Does a Good Headlamp Beat a Good Flashlight?
Tony Sculimbrene 02.23.16
I love the The Wirecutter. As a product reviewer and a review junky, I can’t get enough of that website. Every once in a while I somehow stumble into a very serious review of a Miele Vacuum cleaner and read the whole thing. So, when they come out with reviews and comparisons of products near and dear to me, like illumination tools, I read them with excitement and gusto. Imagine my surprise when the author of the light section said he didn’t think traditional flashlights were worth it and he recommended a headlamp instead.
After reading this article I decided to put his wisdom to the test by buying the exact headlamp he recommended — the Black Diamond Spot — and trying it out for a while. After more than a year of use, I think I have handle on the headlamp vs. flashlight issue.
The State of Headlamps
Evolutionary biologists will tell you that species that develop in isolation develop markedly different features, and the flashlight market and headlamp market have been separated for years now. There are very few brands that successfully cross over. Surefire makes a headlamp but it’s not really that competitive with headlamps from traditional headlamp brands. The same goes for Fenix and 47s. But headlamp-first brands fair just as poorly when they try to make traditional flashlights. Some of the Princeton lights are absolute jokes, spec-wise, and when you compare prices, they look even worse.
There are really three categories of headlamps–mass market headlamps, caving headlamps, and diving headlamps. The last two are really worlds unto themselves, and the prices and features tend to be nutty, so I am ignoring them in this article. Mass market headlamps, however, are no more expensive than a midrange flashlight, so I feel like they are a fair comparison.
Technologically, the best mass market headlamps have some real advantages over flashlights.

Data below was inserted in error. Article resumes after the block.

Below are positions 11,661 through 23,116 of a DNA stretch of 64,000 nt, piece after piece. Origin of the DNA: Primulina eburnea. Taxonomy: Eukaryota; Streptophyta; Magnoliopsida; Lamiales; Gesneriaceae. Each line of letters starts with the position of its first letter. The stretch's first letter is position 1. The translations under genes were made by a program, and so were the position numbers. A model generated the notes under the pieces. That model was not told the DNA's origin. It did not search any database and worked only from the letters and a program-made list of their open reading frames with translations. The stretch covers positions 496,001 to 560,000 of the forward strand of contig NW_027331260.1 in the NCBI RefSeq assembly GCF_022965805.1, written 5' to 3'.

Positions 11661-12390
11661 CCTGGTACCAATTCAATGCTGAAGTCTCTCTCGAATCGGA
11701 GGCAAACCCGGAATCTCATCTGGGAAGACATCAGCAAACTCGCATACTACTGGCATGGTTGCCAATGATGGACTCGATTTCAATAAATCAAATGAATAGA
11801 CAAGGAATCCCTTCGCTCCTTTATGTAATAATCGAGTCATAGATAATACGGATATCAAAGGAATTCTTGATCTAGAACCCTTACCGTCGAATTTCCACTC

First, a lot of headlamps are made with ultralight polymers. This is necessary for obvious reasons. Having handled them and some flashlights made with these materials I can tell you that these polymers are just better suited as the body of an illumination tool. They aren’t as blingy as titanium, but in terms of function they are better–lighter, more impact resistant, and a bit grippier (knurled metal helps, but smooth metal and smooth polymer are worlds different in terms of grip).
Second, headlamps have better switching mechanisms; for instance, my Black Diamond headlamp has a touch sensitive plate.
Finally, a lot of headlamps have motion sensitive outputs. There were flashlights that did this (the SENS series from Nitecore), but they fell out of a favor a long time ago.
In all, other than their crappy emitters, headlamps are bit more high tech than modern lights.
Using a Headlamp
In the year and half I have owned a headlamp, the aforementioned and highly recommended Black Diamond, I have used it quite a bit. I used the lamp when working in the dark mostly, and I did take it on a few after dark hikes.
When working in the dark, the headlamp is amazing. I live in New England where winters are usually long, hard, and cold. It’s also the case that, for some reason, New England is the last bastion of oil heat. 99 times out of a 100 the fact that we heat with oil has no impact on us. But, once in a while, the oil tank runs out or there is a bubble in the feed line.